Muse and the Christian Americans initially had little luck selling their right-to-work amendment but did have success peddling a pre-packaged anti-strike law to planters and industrialists first in Texas and then in Mississippi and Arkansas. This law made strikers, but not strikebreakers or management, criminally liable for any violence that occurred on the picket line.
For a fee, Muse and his organization would lobby legislators and mobilize public support through newspaper advertisements, direct mail campaigns, and a speakers’ bureau. In Arkansas, Muse portrayed the anti-strike measure as a means to allow “peace officers to quell disturbances and keep the color line drawn in our social affairs” and promised that it would “protect the Southern Negro from communistic propaganda and influences.”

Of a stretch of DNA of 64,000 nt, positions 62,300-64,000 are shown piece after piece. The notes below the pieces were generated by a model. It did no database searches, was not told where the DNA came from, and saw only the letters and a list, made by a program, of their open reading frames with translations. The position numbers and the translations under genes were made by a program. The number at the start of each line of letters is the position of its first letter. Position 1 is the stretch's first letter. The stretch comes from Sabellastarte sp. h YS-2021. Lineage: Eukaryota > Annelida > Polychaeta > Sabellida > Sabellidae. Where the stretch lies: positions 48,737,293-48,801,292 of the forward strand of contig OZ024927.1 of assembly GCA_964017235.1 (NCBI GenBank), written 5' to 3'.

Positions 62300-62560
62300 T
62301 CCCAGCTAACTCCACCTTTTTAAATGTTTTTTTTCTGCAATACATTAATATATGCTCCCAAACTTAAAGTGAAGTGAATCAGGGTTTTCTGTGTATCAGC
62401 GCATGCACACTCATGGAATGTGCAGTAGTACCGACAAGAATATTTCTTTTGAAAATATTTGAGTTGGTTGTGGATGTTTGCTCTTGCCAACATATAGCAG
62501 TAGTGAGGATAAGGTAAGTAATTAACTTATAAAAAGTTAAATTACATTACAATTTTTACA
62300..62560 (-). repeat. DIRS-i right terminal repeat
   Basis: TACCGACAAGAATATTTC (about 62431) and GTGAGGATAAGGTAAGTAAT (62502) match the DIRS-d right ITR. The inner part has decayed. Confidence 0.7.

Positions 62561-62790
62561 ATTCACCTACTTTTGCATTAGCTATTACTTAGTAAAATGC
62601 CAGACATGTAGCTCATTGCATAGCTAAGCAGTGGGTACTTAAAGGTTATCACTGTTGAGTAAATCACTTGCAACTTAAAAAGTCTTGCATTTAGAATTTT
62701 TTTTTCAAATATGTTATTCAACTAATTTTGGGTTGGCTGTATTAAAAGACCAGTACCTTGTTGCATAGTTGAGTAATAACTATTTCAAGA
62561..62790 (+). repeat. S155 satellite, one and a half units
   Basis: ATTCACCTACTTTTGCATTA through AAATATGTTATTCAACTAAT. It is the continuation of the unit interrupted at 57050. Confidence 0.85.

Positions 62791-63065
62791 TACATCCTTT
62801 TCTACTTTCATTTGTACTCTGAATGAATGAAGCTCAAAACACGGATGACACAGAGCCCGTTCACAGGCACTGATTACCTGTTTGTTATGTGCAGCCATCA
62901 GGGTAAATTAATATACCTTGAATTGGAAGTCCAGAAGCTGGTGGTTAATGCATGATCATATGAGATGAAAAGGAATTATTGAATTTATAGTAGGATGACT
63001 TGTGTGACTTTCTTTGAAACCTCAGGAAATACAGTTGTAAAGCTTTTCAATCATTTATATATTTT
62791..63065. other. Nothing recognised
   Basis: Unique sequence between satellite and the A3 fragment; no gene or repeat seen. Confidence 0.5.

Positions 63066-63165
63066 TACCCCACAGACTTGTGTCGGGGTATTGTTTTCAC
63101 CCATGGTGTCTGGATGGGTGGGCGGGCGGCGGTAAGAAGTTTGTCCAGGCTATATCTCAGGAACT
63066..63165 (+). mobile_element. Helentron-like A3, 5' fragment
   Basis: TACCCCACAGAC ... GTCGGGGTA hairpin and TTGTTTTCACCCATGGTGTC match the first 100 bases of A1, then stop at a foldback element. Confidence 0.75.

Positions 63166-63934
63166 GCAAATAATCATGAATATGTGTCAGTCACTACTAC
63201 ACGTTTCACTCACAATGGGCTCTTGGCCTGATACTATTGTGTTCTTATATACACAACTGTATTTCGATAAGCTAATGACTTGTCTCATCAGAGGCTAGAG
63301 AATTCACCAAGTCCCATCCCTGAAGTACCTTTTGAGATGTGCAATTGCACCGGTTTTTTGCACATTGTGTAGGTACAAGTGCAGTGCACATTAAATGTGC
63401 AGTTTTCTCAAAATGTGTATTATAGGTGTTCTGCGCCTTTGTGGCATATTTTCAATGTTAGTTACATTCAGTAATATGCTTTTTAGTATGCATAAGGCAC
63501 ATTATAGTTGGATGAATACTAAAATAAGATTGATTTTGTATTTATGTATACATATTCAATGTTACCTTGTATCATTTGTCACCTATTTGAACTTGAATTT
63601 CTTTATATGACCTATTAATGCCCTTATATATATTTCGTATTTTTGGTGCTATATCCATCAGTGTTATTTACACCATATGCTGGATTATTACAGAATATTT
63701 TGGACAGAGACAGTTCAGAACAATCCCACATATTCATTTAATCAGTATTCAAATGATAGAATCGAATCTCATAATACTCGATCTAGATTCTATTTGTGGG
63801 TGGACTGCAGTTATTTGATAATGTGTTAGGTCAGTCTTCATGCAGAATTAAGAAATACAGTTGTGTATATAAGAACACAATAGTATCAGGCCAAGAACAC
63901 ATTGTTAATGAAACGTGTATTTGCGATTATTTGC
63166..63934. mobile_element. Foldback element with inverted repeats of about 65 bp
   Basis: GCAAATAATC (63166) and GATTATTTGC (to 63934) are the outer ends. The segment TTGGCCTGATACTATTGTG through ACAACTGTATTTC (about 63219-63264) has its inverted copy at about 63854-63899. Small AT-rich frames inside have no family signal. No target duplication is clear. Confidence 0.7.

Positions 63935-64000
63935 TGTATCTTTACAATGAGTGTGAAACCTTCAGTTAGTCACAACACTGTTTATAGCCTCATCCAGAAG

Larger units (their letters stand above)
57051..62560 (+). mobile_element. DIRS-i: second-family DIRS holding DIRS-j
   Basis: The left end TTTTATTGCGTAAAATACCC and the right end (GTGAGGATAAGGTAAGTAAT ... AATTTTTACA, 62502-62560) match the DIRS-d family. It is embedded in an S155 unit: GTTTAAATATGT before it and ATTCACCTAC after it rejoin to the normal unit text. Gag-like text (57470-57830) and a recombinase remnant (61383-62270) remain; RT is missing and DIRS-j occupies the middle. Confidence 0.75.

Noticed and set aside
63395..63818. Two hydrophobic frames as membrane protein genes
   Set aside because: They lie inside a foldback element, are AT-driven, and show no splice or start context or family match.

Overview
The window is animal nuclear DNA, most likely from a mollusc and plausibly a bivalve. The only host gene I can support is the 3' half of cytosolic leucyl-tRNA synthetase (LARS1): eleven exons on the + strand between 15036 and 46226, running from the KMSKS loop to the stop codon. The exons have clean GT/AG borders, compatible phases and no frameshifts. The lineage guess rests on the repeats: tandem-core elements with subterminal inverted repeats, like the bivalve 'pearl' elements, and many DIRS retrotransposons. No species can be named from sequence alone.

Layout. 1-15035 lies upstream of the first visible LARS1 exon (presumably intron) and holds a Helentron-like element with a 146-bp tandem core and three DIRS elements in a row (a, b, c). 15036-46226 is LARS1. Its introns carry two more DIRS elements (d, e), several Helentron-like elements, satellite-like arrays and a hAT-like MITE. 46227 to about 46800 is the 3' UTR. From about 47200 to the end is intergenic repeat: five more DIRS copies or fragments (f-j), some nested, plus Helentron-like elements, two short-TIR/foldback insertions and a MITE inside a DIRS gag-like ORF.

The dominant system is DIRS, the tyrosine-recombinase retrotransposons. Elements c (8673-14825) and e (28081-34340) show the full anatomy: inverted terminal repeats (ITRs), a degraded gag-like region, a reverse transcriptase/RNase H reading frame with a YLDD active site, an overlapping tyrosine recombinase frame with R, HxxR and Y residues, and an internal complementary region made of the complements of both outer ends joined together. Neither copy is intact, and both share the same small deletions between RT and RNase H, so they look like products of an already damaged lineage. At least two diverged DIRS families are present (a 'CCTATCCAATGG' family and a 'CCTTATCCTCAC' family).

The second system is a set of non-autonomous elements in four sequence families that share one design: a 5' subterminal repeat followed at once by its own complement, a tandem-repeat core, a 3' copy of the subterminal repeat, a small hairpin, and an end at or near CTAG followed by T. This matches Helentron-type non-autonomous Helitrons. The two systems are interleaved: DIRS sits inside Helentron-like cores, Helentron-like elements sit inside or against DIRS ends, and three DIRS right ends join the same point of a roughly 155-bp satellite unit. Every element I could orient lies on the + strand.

The Arkansas Farm Bureau Federation and allied industrialists were so pleased with the Christian American Association’s success in passing the anti-strike measure that they agreed to underwrite a campaign in 1944 to secure a right-to-work amendment for the Arkansas constitution. This placed Arkansas alongside Florida and California as the first states where voters could cast ballots for right-to-work laws.
During the Arkansas campaign, the Christian Americans insisted that right-to-work was essential to maintain the color line in labor relations. One piece of literature warned that if the amendment failed, “white women and white men will be forced into organizations with black African apes . . . whom they will have to call ‘brother’ or lose their jobs.”
Similarly, the Arkansas Farm Bureau Federation justified its support of right-to-work by citing organized labor’s threat to Jim Crow. It accused the CIO of “trying to pit tenant against landlord and black against white.”
In November 1944, Arkansas and Florida became the first states to enact right-to-work laws (California voters rejected the measure). In both states, few blacks could cast free ballots, election fraud was rampant, and political power was concentrated in the hands of an elite. Right-to-work laws sought to make it stay that way.
This article originally appeared on Labor Notes.